Thanks Donna. I like to use those clear plastics to hold the newpaper pots, it makes them much easier to move about as each seedling germinates. Root disturbance has always been a bugaboo for me. πŸ™‚

  33. easygardener says:

    Now I am looking at my store of plastic pots and feeling quite guilty πŸ™‚
    Your instructions make it look so easy. I agree with you about peat pots – always drying out and rarely rotting down.

    Hi EG, I am sorry you are feeling guilty. Our recycle has recently begun accepting those plastic pots, which really helps give us motivation to get rid of the ugly things. Maybe your recycling station could be persuaded to take them as well, freeing you to use the paper. Those peat pots are worthless, a waste of good peat, IMHO.

  34. I like this.

    You answered my question as I read along, how swiftly they decompose?

    I used the supposed quick to break down ‘peat’ pots last year, I say peat though they maybe coir or similar these days, anyway, point is they’re just not quick enough to rot away. The roots can’t always get out quick enough.

    I think you’re right about coloured ink on newsprint. I happily chuck colour newspaper on the compost heap and don’t have any problems, well not that I’m aware of anyway.

    Thanks Rob. I agree, those peat pots are worthless, IMHO anyway. The paper works one thousand times better, if not more. And about the colored ink, in our area, they stopped using the bad stuff many years ago.

  35. i’ve had one of those gizmo’s for a few years and have used it off and on and the pots work very well.i have just one little addition to your very good instructions.i fold my newspaper in two before wrapping around the form ;makes for a stronger pot with a neater edge.

    Hi BLG and welcome. Thanks for that additional info. I did accidentally use two pieces of paper on one of the pots and wondered if the roots would be able to penetrate as easily.

  36. Sherry says:

    Wonderful “how to” post! I use the paperboard egg cartons for seed starting indoors. I have looked at the newspaper pots and have thought they would be fun to make. You make it look easy.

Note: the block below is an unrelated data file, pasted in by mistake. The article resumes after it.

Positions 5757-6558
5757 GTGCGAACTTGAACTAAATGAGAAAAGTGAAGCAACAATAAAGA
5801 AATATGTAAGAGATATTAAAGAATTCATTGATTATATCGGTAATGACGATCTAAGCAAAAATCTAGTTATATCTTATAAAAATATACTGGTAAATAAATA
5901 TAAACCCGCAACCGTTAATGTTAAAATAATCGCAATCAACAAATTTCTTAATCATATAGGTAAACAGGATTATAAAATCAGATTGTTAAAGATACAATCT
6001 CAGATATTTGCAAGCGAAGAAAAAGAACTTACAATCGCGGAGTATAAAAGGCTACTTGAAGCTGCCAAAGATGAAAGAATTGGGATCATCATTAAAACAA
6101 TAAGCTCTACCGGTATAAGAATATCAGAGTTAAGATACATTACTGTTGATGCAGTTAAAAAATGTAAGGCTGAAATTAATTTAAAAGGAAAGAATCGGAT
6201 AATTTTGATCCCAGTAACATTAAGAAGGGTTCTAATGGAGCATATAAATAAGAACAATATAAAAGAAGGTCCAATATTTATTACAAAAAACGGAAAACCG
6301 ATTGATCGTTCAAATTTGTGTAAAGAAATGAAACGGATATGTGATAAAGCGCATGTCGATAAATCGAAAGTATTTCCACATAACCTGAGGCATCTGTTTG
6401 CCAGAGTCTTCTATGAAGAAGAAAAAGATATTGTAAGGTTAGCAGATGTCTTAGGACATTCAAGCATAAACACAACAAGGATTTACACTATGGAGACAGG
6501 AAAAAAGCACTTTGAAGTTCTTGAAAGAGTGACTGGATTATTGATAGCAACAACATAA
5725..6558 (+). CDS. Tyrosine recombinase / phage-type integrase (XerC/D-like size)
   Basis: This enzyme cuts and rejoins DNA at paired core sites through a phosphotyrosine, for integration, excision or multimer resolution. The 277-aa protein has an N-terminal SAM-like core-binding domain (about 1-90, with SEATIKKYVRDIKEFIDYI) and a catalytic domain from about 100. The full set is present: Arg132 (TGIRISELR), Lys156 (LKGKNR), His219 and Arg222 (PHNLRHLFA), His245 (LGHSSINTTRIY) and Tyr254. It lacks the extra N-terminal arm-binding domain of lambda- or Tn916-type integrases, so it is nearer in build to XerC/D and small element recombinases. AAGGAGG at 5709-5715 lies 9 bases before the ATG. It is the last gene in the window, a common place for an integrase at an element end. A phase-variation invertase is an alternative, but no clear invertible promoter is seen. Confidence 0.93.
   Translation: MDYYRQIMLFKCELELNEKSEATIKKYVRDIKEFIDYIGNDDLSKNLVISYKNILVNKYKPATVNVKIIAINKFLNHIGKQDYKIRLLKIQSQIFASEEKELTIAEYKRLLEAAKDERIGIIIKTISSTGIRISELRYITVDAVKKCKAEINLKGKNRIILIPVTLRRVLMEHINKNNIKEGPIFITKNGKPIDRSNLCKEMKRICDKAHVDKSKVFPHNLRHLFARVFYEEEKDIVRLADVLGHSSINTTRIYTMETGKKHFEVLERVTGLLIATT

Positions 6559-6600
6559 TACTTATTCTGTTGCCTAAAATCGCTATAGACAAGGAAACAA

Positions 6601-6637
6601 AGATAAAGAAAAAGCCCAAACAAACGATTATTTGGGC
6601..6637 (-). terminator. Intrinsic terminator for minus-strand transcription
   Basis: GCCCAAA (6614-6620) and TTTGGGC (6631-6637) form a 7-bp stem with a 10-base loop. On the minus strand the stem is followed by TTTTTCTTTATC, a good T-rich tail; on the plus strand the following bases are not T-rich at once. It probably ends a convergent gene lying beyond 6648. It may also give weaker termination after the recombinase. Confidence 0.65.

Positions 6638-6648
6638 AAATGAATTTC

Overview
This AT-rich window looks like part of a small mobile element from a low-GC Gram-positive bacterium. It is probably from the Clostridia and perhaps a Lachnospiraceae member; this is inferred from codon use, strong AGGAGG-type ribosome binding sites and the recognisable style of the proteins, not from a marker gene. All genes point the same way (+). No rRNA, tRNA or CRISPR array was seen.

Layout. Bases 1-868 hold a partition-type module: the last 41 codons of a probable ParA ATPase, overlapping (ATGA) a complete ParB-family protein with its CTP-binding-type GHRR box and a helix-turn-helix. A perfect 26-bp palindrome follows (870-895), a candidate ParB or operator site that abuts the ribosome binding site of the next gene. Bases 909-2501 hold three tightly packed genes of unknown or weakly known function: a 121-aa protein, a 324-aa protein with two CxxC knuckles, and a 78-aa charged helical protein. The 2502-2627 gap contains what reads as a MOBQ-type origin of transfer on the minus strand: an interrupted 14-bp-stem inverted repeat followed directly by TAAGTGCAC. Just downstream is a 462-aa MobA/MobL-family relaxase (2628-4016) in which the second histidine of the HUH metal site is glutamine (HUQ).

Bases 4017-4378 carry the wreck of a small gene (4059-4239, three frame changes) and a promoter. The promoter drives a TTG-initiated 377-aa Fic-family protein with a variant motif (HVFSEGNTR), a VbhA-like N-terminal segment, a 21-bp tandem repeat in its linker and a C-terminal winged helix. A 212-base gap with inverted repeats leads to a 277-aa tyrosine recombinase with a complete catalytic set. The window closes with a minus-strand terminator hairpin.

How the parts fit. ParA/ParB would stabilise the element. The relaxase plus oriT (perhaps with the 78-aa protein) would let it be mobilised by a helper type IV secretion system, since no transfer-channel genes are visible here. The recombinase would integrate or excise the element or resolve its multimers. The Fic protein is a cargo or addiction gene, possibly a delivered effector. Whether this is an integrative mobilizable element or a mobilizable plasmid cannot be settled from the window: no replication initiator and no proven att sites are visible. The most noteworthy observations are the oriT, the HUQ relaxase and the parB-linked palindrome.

Hi Sherry, thanks. Those egg cartons are a good way to recycle as well. We have also used the egg shells, with a hole poked in the bottom with a nail, then crushing the shell to plant the seedling. It worked well, but we do not have nearly enough of them for the number of seedlings we have going. The newspaper pots are nearly an endless supply. They are easy and fun to make. πŸ™‚

  37. I really enjoyed reading this post Frances. Thank you. What a nice project for a cloudy winter day. I’ve ordered myself a Potmaker!

    Hi Jackie, thanks. I hope you enjoy your potmaker as much as I do. It really makes the pots quickly. I tried the shampoo bottle method, and the bottoms are not as tightly compressed. Have fun when it arrives! πŸ™‚

  38. Hi Frances, What a clever post! I love your perfectly molded pots. A great way to recycle paper. Terrific!

    Thanks Carol. Glad you liked seeing this how to. These pots work like magic on the seedlings, roots are sticking out all over the place, and they are so easily moved around from tray to tray to make room for others germinating.

  39. Teriwai says:

    This is really good to know i love the idea of re-using my news paper. This will be the first time i will ever be using these home made pots.
    Good luck to me πŸ™‚ lol

    Hi Teriwai, thanks and welcome. I too wish good luck to you in the making of these pots. It does feel good to use what is already in the house. πŸ™‚

  40. I’ve just read this again. I might have a crack at making them, not sure if I can source the form though, may have to adapt something.

    Hi Rob, thanks for revisiting! I have used shampoo bottles to make larger ones, folding the bottom in carefully. Good luck with them! πŸ™‚

  41. Pingback: The Year Of Food « Fairegarden

  42. Mary Margaret Cairns says:

    I had bought a potmaker at an amish store and throw the box out with directions so my lucky day was when I found your instructions online. Thank you a million times over. Getting ready to make the pots this week and hubby is putting up my grow lights right now. One question- do you need to put your pots into a bigger pot filled with potting soil after the plant gets so big but before time to put in the ground? I am starting annuals for our Herb Society so I would like the plants to be a nice size when we plant them the third week of May in zone 5. Thank you again so much.
    Mary Margaret

    Hi Mary Margaret, thanks for visiting. Good luck with your project. Yes, put the paper pots into larger pots when you can see roots sticking out of the paper or when the seedlings have gotten larger. I hope this helps and best of wishes for your herbs!

Comments are closed.